The Heart Sutra does not give a lot of context, but the Diamond Sutra certainly explains why it should be studied.
Subhūti, if the mind of a bodhisattva dwells in dharmas when practicing giving, then this is like a person in darkness who is unable to see anything. However, if the mind of a bodhisattva does not dwell in dharmas when practicing giving, then this is like a person who is able to see, for whom sunlight clearly illuminates the perception of various forms. Subhūti, in the next era, if there are good men or good women capable of accepting, maintaining, studying, and reciting this sūtra, then the Tathāgata by means of his buddha-wisdom is always aware of them and always sees them. These people all obtain immeasurable, limitless merit.
Subhūti, suppose there were a good man or a good woman who, in the morning, gave his or her body away as many times as there are grains of sand in the Ganges River. In the middle of the day, this person would also give his or her body away as many times as there are grains of sand in the Ganges River. Then in the evening, this person would also give his or her body away as many times as there are grains of sand in the Ganges River. Suppose this giving continued for incalculable billions of eons. If there are people again who hear this sūtra with a mind of belief, without doubt, then the merits of these people surpass the former merits. How much more so for those who write, accept, maintain, study, recite, and explain it?
Subhūti, to summarize, this sūtra has inconceivable, immeasurable, limitless merit. The Tathāgata speaks it to send forth those in the Great Vehicle, to send forth those in the Supreme Vehicle. If there are people able to accept, maintain, study, recite, and explain this sūtra to others, then the Tathāgata is always aware of them and always sees them. Thusly, these people are carrying the Anuttarā Samyaksaṃbodhi of the Tathāgata.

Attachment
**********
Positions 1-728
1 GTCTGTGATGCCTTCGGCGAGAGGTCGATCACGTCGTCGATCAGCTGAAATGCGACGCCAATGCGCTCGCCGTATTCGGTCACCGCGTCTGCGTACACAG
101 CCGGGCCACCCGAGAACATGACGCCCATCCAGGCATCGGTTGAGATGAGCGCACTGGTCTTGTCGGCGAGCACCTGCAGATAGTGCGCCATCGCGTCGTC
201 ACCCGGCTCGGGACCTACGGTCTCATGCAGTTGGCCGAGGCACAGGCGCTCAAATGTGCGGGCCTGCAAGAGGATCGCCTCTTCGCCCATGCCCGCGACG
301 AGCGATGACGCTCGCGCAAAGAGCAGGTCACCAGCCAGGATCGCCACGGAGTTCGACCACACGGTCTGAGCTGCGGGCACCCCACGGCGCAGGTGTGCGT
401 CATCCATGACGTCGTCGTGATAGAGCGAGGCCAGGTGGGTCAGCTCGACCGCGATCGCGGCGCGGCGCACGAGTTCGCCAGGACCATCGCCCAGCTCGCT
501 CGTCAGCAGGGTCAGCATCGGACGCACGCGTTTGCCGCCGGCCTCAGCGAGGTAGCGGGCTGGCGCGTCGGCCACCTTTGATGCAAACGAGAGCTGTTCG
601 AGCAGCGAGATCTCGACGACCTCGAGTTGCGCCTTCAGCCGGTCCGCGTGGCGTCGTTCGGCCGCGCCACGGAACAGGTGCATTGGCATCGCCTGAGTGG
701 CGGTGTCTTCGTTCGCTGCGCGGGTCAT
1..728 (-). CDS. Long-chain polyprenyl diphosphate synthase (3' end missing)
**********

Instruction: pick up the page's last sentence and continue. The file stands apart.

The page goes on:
Subhūti, if there are good men and good women in the next era who accept, maintain, study, and recite this sūtra, and I were to fully explain all the merits attained, the minds of those listening could go mad with confusion, full of doubt and disbelief. Subhūti, understand that just as the meaning of this sūtra is inconceivable, its rewards of karma are also inconceivable.
These are just a few examples. Notice that in the Diamond Sutra, the Buddha does not advocate merely chanting the text. He explicitly includes studying the text and explaining it to others. As stated in the text many times, the fruition of study and cultivation of the Diamond Sutra is the limitless and immeasurable merit of Anuttara Samyaksambodhi (complete enlightenment and buddhahood). Never does it characterize the benefits of the sutra as fundamentally beyond the capabilities of any reader or listener. On the contrary, it states often that even repeating four lines from the sutra bestows vast merits.
In one part, though, the Diamond Sutra does state that some people will not benefit from it. These are the people who have rejected the Diamond Sutra in favor of "lesser teachings." In the Diamond Sutra, the Buddha states that they do this because they are clinging to notions of a self, a person, a being, and a life.